THE Constituency Development Funds (CDF) can result in meaningful development if ordinary people are involved in identification of community projects, says PF Bahati MP Harry Kalaba.
And Kalaba, who is deputy minister in the office of the Vice President said the hunger situation in some parts of the country is not as bad as some people want to portray it.
Explaining some developmental projects been undertaken in his area, Kalaba said the people of Bahati in Mansa district for the first time have been given to an opportunity to make decisions on projects they wanted.
He said people decided to come up with community consultations because CDF resources were misappropriated when administered through the Council.
“We have realized that for CDF to make a meaningful impact then its beneficiaries should decide what they want to do with the funds and this is what we are doing in Bahati and people are able to say we want a school or teachers’ houses or a clinic,” Kalaba said in interview in Lusaka yesterday. “And since these are labour intensive projects that create jobs for skilled and unskilled labour, the community decided that project activities requiring an unskilled labour be reserved for residents of Bahati and nobody should be accepted thereby we are raising incomes and livelihoods for local people.”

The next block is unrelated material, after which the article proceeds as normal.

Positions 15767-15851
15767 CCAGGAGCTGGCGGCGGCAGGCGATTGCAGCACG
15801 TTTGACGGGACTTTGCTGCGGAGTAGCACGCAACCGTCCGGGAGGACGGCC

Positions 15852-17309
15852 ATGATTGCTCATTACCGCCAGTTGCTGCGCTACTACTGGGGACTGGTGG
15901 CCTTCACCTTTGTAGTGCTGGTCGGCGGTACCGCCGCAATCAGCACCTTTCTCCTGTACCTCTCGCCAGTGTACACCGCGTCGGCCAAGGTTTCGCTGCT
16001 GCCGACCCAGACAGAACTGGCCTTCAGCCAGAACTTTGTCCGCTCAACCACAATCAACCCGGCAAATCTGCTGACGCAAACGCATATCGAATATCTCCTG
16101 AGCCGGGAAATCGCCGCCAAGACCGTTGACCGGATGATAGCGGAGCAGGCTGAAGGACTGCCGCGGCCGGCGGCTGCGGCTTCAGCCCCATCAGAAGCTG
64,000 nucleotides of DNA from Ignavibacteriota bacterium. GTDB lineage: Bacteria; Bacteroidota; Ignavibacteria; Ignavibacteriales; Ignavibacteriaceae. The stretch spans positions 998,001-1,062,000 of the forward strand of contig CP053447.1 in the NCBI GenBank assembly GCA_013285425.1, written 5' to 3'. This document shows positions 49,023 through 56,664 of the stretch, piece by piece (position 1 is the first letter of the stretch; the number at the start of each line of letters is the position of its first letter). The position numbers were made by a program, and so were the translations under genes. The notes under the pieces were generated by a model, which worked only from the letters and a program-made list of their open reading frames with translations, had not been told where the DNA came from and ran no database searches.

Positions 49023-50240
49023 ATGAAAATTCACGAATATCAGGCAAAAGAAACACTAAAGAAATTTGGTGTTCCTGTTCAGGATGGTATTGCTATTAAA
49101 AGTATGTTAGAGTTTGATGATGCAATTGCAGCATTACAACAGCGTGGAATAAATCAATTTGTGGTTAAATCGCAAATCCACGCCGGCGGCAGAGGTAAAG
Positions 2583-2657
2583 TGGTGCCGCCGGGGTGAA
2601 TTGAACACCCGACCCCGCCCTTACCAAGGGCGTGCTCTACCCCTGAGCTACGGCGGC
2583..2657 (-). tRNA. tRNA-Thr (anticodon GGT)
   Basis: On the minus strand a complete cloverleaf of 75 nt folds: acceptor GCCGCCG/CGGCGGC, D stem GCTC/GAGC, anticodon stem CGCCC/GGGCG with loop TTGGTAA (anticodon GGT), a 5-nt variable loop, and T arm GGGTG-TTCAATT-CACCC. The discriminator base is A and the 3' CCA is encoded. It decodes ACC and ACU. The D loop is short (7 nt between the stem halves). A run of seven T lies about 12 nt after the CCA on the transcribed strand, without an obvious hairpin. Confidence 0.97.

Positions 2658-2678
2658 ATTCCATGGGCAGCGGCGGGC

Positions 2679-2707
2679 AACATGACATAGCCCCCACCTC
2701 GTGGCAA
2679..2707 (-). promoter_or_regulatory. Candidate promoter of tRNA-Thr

Kalaba mentioned that notable projects that have been worked on under CDF include reconstruction of Bahati Primary School whose structures collapsed, construction of clinics at Kansongole, Chibinda, Chimfula and Kasumba.
“We have also built teachers’ houses at some schools where they you used to sleep in classrooms and construction of Musaila Rural Health Centre has been completed and we gotten funds from the RDA emergency fund to rehabilitate and grade some roads,” Kalaba said. “A school is also been built at Musendeka in Chief Chisunka’s area and through CDF, Chisunka and Mano primary schools have been electrified.”
Kalaba said the vulnerability and assessment team has been appointed to take a multi-sectoral approach to evaluate the disaster situation in the country.
“The comprises officers from government, civil society and UN agencies and they will look at various ways of addressing challenges we face like hunger in drought prone areas, washed-away bridges and other disasters, the idea is to speak with one voice so that we avoid having different statistics,” said Kalaba. “But from our assessment so far, the situation is under control and government will resolve the issues and the hunger situation is not as grave as some people want to put it.”